Grace undergoes DNA tests to prove Filipino lineage
Grace Poe is a Filipino–a naturalized citizen, not natural-born–under international customary laws, the chairman of the Senate Electoral Tribunal said on Monday.
Supreme Court Senior Associate Justice Antonio Carpio made the statement during oral arguments on a disqualification case filed against the senator.
The tribunal was convened to hear a case filed by radio commentator Rizalito David, who questioned Poe’s qualifications to sit as a member of the Philippine Senate after she topped the 2013 senatorial elections.
David–who also vied for a Senate seat in the same elections but lost–filed a quo warranto petition before the electoral tribunal and argued that Poe should be kicked out from the Senate for failing to meet the constitutional requirement that requires a senatorial candidate to be a natural-born citizen.
Poe, now 46, was a foundling or an infant who had been abandoned by her parents and was discovered and cared for by others. She was purportedly found inside the Jaro Metropolitan Cathedral in Iloilo in 1968 and was eventually adopted by celebrity couple Fernando Poe Jr. and Susan Roces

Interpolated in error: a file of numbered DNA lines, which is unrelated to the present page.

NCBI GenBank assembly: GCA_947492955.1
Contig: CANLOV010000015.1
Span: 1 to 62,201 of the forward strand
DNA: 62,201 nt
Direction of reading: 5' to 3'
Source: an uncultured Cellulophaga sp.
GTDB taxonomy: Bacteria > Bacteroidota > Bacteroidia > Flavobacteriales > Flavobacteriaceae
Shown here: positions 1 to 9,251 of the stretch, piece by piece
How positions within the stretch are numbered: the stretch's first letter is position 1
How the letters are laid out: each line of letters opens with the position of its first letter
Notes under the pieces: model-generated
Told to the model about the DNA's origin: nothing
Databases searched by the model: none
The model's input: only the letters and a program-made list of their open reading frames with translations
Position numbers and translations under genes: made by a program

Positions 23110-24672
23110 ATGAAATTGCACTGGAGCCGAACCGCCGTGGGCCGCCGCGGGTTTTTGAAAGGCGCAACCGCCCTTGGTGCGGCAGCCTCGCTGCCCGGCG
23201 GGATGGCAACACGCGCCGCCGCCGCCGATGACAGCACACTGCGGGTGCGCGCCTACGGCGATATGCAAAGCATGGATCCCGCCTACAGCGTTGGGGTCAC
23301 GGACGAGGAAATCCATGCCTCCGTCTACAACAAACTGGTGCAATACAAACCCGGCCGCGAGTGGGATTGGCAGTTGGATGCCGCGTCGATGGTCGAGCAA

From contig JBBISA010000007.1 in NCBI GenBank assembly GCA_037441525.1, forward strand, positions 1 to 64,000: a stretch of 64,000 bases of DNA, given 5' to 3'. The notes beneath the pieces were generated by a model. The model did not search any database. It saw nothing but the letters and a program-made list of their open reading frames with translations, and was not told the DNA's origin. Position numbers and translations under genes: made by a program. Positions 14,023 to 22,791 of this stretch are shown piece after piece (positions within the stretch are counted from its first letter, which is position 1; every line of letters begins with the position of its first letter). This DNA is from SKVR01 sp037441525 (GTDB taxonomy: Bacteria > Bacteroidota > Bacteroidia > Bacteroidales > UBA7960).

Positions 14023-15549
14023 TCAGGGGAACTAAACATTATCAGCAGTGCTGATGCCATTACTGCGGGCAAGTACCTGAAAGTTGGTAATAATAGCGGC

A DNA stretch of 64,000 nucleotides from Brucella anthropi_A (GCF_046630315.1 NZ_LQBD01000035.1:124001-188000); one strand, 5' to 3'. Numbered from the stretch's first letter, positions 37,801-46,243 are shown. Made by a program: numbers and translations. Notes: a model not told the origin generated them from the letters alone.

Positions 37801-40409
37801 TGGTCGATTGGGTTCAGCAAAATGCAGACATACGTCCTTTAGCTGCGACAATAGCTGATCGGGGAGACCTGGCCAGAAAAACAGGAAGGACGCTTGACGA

Poe recently declared her intention to run for President in next year’s elections, banking primarily on the popularity of her parents who were known as the “King and Queen of Philippine Movies.”
Under the 1987 Constitution, only a natural-born Filipino citizen is qualified to run for President.
Poe migrated to the United States where she pursued a college degree and raised a family.
She renounced her American citizenship in 2010 and purportedly reacquired her Filipino citizenship, paving the way for her appointment as chairman of the Movie and Television Review and Classification Board.
David’s counsel Manuelito Luna told the Senate Electoral Tribunal: “She is not natural-born so she cannot re-acquire something she did not possess.”
The petitioner, David, argued that as a foundling whose parents were not known, she could not be considered a natural-born Filipino.
“[A] [f]oundling has no parentage,” Luna said.
He further claimed that Poe’s counter-argument that she was voted into office by over 20 million people is not a valid point to illustrate the “will of the people.”
“We have to uphold the Constitution,” Luna said.